Finally, there’s House Bill 77, introduced by the governor earlier this year. HB 77 is a grab bag of anti-salmon, anti-democracy provisions. Among other things, HB 77 grants new super powers to DNR, allowing the commissioner to completely ignore Alaskan voices and bypass fish habitat rules when issuing permits. This provision is a massive concentration of government power at the expense of Alaskans, and it undermines our ability to help shape responsible resource decisions. Another provision strips away the rights of Alaskans to keep enough water in our streams to support salmon. A state court already found the Parnell administration is illegally favoring out of stream uses for mining over instream flows for salmon, so instead of obeying the law and protecting salmon, the Parnell administration now just wants to change the law. These are but a couple of the reasons why HB 77 is the most anti-salmon legislation to hit the streets since Frank Murkowski ran the show.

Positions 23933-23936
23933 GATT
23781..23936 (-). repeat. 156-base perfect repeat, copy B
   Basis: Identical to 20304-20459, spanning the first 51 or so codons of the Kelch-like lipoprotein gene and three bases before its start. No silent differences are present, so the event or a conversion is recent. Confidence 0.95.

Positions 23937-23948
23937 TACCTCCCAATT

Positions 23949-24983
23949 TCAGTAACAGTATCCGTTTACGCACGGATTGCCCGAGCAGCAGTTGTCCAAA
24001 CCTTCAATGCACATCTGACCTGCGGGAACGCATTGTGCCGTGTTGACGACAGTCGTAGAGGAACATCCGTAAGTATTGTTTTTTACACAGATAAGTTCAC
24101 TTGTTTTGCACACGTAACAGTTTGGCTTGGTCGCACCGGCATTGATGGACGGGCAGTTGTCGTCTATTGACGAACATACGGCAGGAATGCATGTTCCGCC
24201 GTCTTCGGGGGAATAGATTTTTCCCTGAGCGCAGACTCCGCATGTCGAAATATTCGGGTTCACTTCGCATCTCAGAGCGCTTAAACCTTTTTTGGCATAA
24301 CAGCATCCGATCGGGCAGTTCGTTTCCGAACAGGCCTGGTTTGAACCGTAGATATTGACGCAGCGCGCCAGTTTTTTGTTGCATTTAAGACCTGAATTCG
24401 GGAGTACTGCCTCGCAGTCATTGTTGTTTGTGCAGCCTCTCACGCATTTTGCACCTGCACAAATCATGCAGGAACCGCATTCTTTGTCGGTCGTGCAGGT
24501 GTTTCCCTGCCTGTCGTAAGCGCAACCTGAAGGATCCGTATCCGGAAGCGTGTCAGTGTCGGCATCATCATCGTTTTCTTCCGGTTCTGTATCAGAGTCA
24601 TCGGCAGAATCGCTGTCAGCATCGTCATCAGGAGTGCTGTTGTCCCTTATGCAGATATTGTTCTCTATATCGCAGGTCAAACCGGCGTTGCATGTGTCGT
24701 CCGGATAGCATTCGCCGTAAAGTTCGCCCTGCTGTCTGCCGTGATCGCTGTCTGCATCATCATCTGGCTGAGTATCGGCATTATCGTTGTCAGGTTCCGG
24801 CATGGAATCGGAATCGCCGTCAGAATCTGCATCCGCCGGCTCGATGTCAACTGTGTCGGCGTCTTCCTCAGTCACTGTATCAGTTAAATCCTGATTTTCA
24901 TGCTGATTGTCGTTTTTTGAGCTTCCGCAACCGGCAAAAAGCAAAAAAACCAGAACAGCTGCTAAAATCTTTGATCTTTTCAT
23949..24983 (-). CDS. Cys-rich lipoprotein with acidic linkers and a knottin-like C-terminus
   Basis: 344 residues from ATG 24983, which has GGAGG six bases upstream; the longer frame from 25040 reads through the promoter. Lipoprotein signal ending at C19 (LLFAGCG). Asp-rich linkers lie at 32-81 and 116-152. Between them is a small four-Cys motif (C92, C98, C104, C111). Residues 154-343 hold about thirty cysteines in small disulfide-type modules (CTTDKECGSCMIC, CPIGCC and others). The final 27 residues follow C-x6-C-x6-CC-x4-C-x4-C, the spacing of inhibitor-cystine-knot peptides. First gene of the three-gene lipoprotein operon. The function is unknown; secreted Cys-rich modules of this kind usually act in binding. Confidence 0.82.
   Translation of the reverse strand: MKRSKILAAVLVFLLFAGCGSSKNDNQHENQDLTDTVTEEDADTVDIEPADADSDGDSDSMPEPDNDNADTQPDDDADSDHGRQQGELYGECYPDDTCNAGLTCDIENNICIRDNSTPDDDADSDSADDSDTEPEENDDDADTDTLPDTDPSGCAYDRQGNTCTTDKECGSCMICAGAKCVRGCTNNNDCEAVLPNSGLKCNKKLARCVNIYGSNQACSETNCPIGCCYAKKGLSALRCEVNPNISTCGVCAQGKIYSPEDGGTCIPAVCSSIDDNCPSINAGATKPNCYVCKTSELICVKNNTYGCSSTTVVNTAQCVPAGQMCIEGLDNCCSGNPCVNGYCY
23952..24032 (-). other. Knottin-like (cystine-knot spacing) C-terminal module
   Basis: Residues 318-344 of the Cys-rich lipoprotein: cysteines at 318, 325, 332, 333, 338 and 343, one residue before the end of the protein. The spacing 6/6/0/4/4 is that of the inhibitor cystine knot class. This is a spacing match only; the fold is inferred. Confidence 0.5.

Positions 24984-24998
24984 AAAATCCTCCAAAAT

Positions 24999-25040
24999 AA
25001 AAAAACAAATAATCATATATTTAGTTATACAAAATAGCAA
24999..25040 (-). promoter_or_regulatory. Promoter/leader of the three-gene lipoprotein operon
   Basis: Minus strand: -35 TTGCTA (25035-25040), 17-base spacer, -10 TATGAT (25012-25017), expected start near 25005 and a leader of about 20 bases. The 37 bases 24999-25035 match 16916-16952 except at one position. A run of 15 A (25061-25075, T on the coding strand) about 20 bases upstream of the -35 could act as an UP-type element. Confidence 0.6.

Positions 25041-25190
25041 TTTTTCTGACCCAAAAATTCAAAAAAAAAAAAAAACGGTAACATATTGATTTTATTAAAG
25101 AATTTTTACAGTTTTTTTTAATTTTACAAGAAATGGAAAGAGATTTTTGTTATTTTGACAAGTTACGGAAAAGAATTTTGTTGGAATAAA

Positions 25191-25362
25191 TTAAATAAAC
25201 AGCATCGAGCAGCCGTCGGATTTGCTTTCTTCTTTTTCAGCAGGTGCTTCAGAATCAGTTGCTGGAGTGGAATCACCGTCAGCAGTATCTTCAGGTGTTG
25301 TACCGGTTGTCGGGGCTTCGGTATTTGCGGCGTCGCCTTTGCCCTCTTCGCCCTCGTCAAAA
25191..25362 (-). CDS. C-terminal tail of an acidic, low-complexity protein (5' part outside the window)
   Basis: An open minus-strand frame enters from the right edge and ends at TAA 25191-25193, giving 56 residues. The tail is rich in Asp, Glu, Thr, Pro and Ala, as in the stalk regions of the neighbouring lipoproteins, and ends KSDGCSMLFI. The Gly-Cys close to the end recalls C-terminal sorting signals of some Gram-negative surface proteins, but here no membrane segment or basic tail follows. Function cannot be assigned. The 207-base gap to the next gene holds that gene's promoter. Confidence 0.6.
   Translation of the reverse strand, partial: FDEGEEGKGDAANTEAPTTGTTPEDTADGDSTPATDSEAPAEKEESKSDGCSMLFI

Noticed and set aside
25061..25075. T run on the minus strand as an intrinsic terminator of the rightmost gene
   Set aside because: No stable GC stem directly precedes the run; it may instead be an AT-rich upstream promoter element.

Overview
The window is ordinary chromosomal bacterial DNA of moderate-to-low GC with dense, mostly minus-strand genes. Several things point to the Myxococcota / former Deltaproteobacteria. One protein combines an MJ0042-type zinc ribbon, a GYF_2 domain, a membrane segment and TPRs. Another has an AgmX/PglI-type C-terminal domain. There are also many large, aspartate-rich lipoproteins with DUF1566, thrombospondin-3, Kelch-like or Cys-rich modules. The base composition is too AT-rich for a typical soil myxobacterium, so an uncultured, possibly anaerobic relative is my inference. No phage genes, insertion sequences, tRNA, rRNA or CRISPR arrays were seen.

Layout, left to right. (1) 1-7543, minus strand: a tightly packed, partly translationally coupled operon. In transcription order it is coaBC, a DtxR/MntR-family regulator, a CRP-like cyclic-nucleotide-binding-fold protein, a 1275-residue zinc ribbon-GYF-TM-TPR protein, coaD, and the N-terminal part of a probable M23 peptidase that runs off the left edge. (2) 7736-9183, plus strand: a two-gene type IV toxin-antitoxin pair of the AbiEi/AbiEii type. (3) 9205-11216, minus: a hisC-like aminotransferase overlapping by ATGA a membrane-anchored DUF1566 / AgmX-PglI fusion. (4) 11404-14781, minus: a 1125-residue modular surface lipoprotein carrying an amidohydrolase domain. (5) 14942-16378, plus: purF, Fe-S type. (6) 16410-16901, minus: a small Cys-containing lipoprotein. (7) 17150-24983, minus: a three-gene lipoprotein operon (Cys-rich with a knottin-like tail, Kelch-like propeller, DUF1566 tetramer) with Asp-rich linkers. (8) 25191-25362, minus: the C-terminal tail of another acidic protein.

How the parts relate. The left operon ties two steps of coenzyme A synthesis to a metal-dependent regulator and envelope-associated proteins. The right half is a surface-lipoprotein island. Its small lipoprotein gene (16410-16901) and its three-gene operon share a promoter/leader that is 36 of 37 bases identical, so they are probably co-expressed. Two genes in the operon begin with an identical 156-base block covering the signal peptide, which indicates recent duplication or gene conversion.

I grew up in Nikiski on the Kenai Peninsula and I’ve fished Cook Inlet my entire life. Regardless whether you fish commercially or for sport, personal use or subsistence, we all need to take care of our breadbasket – which is our salmon habitat. We know from painful experience that fisheries have virtually disappeared due to habitat impacts in Europe, New England and the Pacific Northwest. And, we hear time and again that “Alaska has a world class permitting system.” But if you look closely, we’re experiencing the very same “death by a thousand cuts” phenomena that led to the demise of once-healthy fish runs across the globe. In his recent letter to Wal-Mart, Gov. Parnell said the right things:
“Alaska’s Constitution mandates that all fisheries must be managed under the principle of maximum sustained yield, for the conservation of our fish and their habitat and the maximum benefit of fishing families, communities, and businesses.”
Mr. Governor, saying the right thing and doing the right thing are two different things. So, do the right thing. Put the balance back into Alaska’s salmon habitat management. Let’s manage our fish habitat for the maximum benefit of all Alaskans. And that means no mining through wild Alaskan salmon streams and “no” on HB 77.